Toyota was another multi-national company in the auto industry that was entering the Myanmar market with a factory. The Toyota factory in Thilawa Special Economic Zone will be operated with 130 staffs and an investment of US$ 52.6 million. It’ll produce 2,500 Toyota Hilux trucks per year starting from 2021 under a Semi Knocked-Down (SKD) system.

The investment in the auto industry show human resources development that was driven by the investors but the government also play its part by opening up more vocational schools to have a skilled labour force ready for both local and foreign investments.

Opening up of small car-washes and motorcycle washes are also another spill-over effect of the development of an auto industry. This was more of a grass root response that springs up from the requirement of the developing market.

Similar outcomes can also be seen in Myanmar telecommunication sector. While the market was closed, consumer has no alternative except to rely on the state own enterprise MPT. With the entry of Telenor and Ooredoo, mobile phone service increases with cheaper SIM cards available to the consumer. The telecommunication infrastructure of telecommunication towers and networks were vastly improved with foreign investment. Support industry to construct and maintain telecommunication towers and networks develop with foreign companies entering the market with local construction and logistic companies providing local support creating employments and work related skills for the locals.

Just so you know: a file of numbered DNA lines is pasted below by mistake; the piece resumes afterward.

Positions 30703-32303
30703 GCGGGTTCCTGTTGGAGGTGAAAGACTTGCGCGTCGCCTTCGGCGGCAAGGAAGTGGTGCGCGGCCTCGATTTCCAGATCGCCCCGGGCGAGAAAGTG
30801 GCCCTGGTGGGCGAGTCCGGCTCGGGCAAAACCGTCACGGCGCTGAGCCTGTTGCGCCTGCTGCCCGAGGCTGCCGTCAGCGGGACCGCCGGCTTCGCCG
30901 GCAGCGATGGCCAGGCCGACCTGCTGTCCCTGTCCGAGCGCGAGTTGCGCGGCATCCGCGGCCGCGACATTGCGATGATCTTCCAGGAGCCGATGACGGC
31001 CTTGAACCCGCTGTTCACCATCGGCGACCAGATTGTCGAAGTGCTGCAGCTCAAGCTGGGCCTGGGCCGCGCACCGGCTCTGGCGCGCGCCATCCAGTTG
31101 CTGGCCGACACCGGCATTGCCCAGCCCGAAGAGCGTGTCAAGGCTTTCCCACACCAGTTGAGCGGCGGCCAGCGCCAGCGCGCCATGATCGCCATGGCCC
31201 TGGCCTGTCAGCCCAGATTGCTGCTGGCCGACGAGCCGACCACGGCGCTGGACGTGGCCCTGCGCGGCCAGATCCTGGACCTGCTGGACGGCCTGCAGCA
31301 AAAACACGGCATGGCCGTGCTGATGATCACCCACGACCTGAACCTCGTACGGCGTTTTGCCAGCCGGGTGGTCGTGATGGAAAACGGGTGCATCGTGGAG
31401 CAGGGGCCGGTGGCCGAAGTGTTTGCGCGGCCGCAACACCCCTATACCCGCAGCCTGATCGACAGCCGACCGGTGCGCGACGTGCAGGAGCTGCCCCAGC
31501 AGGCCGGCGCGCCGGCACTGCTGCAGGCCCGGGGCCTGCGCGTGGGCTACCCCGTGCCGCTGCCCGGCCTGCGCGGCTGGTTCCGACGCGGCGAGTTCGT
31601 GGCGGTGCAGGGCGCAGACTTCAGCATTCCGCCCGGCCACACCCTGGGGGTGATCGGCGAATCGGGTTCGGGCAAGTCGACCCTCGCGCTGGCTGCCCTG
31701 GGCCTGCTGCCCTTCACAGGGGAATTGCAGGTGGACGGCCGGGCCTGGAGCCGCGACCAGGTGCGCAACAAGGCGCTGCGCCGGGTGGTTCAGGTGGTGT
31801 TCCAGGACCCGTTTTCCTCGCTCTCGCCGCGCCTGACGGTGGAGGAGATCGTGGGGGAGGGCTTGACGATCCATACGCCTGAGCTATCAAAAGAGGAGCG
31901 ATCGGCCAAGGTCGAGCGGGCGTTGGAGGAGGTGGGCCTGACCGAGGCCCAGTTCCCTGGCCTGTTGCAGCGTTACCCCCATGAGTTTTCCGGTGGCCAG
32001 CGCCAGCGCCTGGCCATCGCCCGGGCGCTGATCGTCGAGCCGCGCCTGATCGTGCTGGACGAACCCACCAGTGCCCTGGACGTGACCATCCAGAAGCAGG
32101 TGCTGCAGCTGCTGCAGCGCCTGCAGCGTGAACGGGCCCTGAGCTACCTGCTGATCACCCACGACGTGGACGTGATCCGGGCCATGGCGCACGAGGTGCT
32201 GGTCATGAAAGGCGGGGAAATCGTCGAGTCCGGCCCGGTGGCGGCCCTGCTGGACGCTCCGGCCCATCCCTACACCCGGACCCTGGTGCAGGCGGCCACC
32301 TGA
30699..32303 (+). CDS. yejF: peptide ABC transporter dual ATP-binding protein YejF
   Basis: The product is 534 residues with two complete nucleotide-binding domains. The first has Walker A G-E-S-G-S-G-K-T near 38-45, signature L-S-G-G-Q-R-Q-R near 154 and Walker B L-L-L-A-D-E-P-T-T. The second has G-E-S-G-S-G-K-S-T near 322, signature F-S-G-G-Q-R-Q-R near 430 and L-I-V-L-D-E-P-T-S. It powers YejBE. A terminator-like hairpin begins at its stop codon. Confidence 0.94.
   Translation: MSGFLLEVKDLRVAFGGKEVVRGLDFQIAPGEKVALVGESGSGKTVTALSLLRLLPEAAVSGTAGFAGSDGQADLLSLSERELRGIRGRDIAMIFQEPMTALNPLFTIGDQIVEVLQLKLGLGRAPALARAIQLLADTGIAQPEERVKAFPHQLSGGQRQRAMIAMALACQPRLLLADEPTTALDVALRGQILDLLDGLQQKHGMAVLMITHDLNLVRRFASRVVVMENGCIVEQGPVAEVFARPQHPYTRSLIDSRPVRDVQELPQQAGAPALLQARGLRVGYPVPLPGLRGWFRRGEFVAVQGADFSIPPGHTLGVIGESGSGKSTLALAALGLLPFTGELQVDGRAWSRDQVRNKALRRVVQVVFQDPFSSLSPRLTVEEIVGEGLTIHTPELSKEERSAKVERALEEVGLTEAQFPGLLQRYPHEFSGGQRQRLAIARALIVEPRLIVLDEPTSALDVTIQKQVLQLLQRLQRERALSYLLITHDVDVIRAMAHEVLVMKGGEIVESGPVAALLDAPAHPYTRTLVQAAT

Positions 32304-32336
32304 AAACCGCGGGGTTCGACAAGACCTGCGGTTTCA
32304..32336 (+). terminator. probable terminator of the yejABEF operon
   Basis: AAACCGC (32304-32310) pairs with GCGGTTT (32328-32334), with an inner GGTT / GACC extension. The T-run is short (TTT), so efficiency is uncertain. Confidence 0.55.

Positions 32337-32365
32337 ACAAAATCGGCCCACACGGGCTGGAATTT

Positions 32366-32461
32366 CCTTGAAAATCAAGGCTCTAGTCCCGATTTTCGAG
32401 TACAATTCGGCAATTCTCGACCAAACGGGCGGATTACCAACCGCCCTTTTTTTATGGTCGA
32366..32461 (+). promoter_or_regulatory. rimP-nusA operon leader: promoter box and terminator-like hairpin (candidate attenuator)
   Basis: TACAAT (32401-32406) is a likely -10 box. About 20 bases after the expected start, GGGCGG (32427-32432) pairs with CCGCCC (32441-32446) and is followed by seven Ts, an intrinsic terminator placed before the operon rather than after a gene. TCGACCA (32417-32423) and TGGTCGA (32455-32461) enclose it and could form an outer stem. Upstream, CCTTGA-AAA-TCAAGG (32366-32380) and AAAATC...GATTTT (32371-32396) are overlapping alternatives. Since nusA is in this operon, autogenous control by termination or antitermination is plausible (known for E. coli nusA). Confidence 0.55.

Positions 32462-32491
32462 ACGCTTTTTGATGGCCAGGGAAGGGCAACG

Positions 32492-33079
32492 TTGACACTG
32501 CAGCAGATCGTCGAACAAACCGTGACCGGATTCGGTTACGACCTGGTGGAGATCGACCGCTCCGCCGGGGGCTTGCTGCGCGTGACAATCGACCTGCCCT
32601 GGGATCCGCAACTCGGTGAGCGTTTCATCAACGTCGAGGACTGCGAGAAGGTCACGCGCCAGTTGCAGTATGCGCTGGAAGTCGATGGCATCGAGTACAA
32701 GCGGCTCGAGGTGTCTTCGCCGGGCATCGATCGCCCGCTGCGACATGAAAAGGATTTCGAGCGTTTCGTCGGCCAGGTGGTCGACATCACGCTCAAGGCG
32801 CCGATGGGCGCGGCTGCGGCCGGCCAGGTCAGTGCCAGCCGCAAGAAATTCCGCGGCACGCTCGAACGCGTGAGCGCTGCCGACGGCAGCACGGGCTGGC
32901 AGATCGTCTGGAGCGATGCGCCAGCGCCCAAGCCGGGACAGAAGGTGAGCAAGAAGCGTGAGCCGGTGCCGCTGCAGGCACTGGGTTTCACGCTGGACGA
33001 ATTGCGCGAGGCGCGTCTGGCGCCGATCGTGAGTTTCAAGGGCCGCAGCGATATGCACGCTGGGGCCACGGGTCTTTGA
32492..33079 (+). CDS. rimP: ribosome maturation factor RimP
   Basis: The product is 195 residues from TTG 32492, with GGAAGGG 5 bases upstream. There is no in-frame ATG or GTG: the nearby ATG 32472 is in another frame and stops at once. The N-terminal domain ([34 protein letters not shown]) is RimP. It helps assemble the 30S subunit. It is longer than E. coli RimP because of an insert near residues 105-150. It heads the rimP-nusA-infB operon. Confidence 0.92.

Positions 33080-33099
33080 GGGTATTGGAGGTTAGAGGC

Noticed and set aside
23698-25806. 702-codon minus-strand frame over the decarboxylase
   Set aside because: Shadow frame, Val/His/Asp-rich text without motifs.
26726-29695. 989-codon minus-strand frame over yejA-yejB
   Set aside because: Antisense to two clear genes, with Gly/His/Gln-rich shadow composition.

At the grass root level, mobile phone and accessory shops springs up creating SMEs that sought to serve the increasing demand and development in the telecommunication industry.

Through the necessity of training up skilled personnel to repair and maintain the millions of mobile phones that enter the market some phone and accessory shops were conducting mobile phone repair and maintenance courses for urban and rural youths who were unable to carry on with higher or even basic education to start up their own mobile phone and accessory shops to sell, repair and maintain mobile phones and accessories.

Street corner or local mom and pop shops had an additional product, top up cards for mobile phone, to sell in their shops. With the financial sector using the telecommunication network for money transfer, some of these shops become agent for mobile money transfer scheme likes Wave Money.

The need for investment, competition and SMEs in business environment
While governments all over the world strives to entice investments to flow in, the governments also have the market ready for investment to enter and create competitive business environment.

And as the markets and industries develop, there’ll be more opportunities for locals and local SMEs to provide necessary support services and products. Finally, as more services and products were available in the market, the consumers will have a wide range of choices and options to choose for their requirements.

This is evidence enough for the need to promote investment, competition and SMEs in a business environment.

(Reference: Increasing competition and Myanmar business environment by Myanmar Thuzar, Myanma Alin 5 July 2019.)